As games and consoles evolve, so do the accessibility needs associated with gaming. With this in mind, the IGDA Game Accessibility SIG, working along with the UK based non-profit Special Effect, updated our top ten accessibility feature list. With our new list, we hope to better address the needs of gamers, while making the features clear to understand to developers.
Thanks, and here is the new list:
- Allow controller reconfiguration for improved comfort. Offer players freedom in repositioning controls (also known as remapping controls, or reconfiguring controls) to suit them and their possibly non-standard controller. Where relevant, allow adjustment of control sensitivity, y and x axis inversion and provide left-handed/south-paw modes. Ideally allow for a controller profile to be conveniently saved and accessed.
- Provide alternative controller support. Do not limit the player to only using standard controllers or keyboards, or require a standard controller for use of your title. Seek to offer support for at least one alternative controller and/or simplified control scheme. Consider those unable to use traditional input methods such as joy-pads and microphones.
- Offer sound alternatives. Aim to convey the mood, meaning and information of your game’s sound for those unable to hear. Consider full subtitles/closed-captions and creative use of other feedback methods, such as visuals and vibration.
- Provide separate volume controls for music, sound effects and dialogue where applicable. Being able to tailor volume levels can aid comprehension and comfort levels.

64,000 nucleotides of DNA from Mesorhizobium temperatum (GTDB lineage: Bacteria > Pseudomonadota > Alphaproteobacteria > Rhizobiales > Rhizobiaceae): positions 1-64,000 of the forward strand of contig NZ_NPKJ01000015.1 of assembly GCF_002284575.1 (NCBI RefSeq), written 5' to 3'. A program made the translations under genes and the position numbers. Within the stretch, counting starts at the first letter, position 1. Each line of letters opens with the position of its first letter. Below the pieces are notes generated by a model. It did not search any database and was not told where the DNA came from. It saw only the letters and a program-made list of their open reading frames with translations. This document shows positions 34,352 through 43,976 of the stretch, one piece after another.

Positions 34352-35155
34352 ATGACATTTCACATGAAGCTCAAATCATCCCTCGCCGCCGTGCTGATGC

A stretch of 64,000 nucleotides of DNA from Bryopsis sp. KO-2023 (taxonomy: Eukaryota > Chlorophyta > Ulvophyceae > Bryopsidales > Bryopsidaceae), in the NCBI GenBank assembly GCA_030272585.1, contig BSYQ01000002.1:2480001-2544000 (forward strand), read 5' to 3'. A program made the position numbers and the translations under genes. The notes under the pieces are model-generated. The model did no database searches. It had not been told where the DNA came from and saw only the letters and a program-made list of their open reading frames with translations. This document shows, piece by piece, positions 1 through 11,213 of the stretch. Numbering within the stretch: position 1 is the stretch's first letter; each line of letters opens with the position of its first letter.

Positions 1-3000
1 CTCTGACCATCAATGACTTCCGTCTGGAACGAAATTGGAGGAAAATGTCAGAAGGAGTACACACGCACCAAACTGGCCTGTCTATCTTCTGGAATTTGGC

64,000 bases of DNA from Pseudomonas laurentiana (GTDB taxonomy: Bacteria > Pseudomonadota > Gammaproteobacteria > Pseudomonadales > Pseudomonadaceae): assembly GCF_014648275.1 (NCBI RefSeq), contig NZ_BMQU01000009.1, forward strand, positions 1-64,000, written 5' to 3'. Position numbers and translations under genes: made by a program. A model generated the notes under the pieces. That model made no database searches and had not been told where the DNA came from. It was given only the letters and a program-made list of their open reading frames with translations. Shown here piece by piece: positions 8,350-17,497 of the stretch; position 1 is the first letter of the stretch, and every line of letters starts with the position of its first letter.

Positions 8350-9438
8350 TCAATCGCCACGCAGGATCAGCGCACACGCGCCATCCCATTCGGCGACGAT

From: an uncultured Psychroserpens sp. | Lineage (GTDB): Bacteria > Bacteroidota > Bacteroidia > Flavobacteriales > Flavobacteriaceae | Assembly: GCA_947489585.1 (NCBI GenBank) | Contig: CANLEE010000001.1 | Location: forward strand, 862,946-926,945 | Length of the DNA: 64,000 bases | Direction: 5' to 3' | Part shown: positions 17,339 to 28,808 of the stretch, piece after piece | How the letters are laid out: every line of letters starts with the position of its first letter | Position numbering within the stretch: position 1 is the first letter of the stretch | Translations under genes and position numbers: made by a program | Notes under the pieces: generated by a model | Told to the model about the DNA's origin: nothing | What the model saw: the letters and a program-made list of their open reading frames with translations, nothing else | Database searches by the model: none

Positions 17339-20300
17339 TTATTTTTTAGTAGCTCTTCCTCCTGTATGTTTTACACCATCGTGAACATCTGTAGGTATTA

- High visibility graphics. Avoid or offer alternatives to small and/or indistinct fonts. Consider having a high-contrast color scheme or making it available as an option if not default. Highlight important items to aid comprehension.
- Color-blind friendly design. Understand that certain color combinations can prove impossible to distinguish for color-blind players. Seek to avoid these combinations (e.g. red on grey or green) and/or offer alternative ways to convey meaning than color alone. If unsure of your color selection, please reference a color chart that displays colors as a color blind person may see them.
- Provide broad difficulty level and/or speed adjustment where applicable. Realize that for some players there is no such thing as too easy. A very broad range of people can benefit from slower and easier versions of a game including sight-impaired players.
- Offer practice, training, free-roaming and/or tutorial modes if applicable. These can help with comprehension, controller adjustments, skill development, and also simply offer a fun way in for those struggling with the standard game.
- Make menus as accessible as you can. Consider quick start modes, the importance of digital-input navigation and text alternatives such as text-to-speech and symbols.
- List accessibility features and game requirements. Make efforts to ensure that this information is free and easy to obtain and understand. This information may be posted on a studio’s website or game packaging. Consider submitting for review to Game Accessibility review sites [list will be provided at a later date]
A large part of this list was also inspired by Special Effect’s Game Accessibility Wish list, which can be viewed on their site via this link.
Once again, a very special thanks to Special Effect and their work as well. And for more information, be sure to check out their wish list for Accessible Game design.
Of course, this new top 10 list does not mean the items from the old top 10 list are no longer valid or unimportant. They still are, and we highly suggest that features from the original top ten list that did not make it into the updated list are also implemented whenever possible.
Please take the time to look over the old top ten list as well.
IGDA Top Ten List – Layout by Tim Chase